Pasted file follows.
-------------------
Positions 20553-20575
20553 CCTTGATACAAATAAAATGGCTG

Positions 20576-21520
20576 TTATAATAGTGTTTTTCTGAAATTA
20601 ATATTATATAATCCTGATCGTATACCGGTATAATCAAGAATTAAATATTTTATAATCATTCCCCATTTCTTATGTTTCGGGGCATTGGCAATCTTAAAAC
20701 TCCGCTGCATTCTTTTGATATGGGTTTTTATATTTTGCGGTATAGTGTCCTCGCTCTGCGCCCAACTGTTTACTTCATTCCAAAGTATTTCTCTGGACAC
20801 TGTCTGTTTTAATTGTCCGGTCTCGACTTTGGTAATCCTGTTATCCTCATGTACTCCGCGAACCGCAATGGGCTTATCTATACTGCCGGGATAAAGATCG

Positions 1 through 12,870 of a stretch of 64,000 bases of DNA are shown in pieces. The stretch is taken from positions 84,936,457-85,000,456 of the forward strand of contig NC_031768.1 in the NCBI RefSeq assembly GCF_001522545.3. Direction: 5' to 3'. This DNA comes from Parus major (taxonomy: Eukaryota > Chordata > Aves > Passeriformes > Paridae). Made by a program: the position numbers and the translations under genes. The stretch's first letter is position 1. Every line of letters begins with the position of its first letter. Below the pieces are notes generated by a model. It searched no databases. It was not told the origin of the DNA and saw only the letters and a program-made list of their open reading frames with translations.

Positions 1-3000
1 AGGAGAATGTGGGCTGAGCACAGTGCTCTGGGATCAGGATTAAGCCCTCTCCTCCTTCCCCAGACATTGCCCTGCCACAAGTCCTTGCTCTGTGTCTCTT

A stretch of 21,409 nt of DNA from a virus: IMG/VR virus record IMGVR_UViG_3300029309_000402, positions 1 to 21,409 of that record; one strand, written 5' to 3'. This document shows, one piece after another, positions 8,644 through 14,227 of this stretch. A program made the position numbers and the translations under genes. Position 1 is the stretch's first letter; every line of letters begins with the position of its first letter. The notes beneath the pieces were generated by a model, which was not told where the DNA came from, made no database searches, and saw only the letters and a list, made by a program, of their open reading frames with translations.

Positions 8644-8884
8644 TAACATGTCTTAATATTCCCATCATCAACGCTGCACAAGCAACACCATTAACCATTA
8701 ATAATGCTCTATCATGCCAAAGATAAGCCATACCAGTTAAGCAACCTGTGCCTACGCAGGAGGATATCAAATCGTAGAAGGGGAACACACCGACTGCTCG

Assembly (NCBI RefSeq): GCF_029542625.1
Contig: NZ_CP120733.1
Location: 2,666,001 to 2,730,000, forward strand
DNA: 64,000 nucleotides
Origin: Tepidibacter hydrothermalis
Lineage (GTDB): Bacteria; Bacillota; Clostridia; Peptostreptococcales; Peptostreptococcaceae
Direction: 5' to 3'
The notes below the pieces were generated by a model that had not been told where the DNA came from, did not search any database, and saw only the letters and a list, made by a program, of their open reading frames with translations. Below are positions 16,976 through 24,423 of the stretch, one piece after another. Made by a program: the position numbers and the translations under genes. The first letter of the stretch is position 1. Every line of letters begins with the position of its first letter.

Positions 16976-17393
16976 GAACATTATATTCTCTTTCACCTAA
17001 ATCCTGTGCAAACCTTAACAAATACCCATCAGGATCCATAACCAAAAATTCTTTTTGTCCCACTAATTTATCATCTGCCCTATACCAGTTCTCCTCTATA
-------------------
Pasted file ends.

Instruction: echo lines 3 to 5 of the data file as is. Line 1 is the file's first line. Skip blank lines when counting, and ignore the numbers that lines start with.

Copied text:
Positions 20576-21520
20576 TTATAATAGTGTTTTTCTGAAATTA
20601 ATATTATATAATCCTGATCGTATACCGGTATAATCAAGAATTAAATATTTTATAATCATTCCCCATTTCTTATGTTTCGGGGCATTGGCAATCTTAAAAC